For example, your company might already ask you to use 2-factor authentication (2FA) whenever possible for your work accounts. 2FA increases your protection by combining two elements, not just a password, to ensure only authorized people have access to an account.
What’s more, you’re probably already prompted to change your credentials at regular intervals. Don’t dismiss these nudges, and make sure you know how to create robust passwords.
If you’re using company-provided gadgets, they most likely come with antivirus software installed. Keep it on, keep it updated, and let it protect you from all the malware out there.
VPNs are essential for protecting your information when using public Wi-Fi networks, so make sure to fire up yours up and don’t give hackers the chance to inspect your traffic.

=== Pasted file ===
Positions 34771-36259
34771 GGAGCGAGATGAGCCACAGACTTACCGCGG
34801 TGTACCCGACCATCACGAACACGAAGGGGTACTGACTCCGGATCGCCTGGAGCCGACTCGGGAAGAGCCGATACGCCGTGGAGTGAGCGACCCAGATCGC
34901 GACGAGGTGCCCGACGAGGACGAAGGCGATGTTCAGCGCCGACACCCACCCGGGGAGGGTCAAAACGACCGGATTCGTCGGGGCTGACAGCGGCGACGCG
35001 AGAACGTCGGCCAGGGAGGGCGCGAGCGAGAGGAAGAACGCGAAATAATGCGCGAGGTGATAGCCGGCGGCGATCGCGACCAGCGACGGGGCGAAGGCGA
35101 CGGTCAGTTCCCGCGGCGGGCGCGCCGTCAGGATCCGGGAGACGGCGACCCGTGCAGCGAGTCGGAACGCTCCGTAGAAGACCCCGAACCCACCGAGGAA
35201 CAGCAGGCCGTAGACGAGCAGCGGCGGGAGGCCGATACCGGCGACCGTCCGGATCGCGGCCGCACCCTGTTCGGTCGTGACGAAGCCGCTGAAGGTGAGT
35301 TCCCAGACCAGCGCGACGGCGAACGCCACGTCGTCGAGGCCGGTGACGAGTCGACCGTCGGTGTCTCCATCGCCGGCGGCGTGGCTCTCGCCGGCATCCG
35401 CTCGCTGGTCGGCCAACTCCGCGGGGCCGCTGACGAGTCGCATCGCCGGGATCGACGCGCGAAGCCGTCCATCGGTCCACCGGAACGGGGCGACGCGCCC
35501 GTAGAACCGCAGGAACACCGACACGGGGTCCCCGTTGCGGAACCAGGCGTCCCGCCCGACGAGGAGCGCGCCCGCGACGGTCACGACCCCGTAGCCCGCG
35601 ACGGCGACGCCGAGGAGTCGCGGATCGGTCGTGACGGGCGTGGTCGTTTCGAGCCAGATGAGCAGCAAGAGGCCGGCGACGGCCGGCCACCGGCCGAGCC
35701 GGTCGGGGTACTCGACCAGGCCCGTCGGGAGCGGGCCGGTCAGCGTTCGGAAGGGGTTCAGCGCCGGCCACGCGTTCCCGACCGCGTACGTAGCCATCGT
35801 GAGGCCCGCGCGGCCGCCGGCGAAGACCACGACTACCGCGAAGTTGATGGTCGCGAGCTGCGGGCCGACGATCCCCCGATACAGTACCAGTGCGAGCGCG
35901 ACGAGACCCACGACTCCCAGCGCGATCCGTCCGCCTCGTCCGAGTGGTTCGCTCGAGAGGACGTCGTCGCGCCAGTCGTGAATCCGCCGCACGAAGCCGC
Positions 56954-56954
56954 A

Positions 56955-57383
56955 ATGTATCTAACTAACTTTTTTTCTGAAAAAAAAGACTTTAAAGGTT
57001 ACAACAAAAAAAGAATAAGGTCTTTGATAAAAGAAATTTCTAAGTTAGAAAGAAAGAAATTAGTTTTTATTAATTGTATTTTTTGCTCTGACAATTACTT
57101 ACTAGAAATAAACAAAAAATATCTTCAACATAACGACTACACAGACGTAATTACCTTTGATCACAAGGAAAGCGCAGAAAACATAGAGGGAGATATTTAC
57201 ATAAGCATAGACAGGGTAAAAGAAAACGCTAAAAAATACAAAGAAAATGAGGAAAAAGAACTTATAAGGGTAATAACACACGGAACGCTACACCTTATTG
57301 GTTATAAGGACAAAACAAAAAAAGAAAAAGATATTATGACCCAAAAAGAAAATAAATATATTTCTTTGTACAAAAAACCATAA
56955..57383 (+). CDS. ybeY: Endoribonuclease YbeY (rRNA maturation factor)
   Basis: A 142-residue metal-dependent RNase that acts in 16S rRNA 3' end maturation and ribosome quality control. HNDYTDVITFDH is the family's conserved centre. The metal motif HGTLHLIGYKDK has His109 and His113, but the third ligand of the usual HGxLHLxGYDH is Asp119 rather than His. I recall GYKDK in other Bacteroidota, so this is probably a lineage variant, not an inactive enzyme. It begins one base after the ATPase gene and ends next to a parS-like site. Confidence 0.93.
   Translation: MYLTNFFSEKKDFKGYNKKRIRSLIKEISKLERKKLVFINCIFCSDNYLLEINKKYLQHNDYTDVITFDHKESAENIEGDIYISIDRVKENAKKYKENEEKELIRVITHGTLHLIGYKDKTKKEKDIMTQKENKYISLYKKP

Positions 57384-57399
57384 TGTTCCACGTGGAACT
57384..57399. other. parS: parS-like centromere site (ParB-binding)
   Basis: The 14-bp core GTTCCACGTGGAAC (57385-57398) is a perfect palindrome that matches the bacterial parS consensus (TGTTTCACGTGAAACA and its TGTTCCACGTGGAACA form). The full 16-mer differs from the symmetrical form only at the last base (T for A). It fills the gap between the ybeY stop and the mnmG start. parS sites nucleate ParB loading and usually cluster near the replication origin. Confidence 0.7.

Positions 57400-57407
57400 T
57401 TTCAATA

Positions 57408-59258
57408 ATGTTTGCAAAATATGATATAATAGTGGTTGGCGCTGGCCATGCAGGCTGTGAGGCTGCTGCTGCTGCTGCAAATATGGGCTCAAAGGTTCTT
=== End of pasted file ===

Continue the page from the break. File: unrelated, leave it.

2. Master your software
When the world suddenly moved online, people flocked to Zoom, Slack, Google, and Microsoft for chats and video calls.
But these platforms don’t come with bulletproof privacy, and sometimes it’s up to you and the settings you create to make sure only designated individuals can access your documents.
Lucky for you, we’ve put together this useful guide on how to avoid the privacy traps of apps when working from home. Check it out!
3. Be on the lookout for phishing scams
Here are some things you can expect in your inbox:
- Instructions from someone pretending to be from your company about relaxing WFH protocols
- Bogus requests to access your documents
- Messages from your manager, presumably, asking for sensitive information they should already have access to.
Read every email carefully, look for details that are slightly out of place, and contact your IT department whenever something looks phishy. You can never be too thorough when making sure the requests you get are legitimate.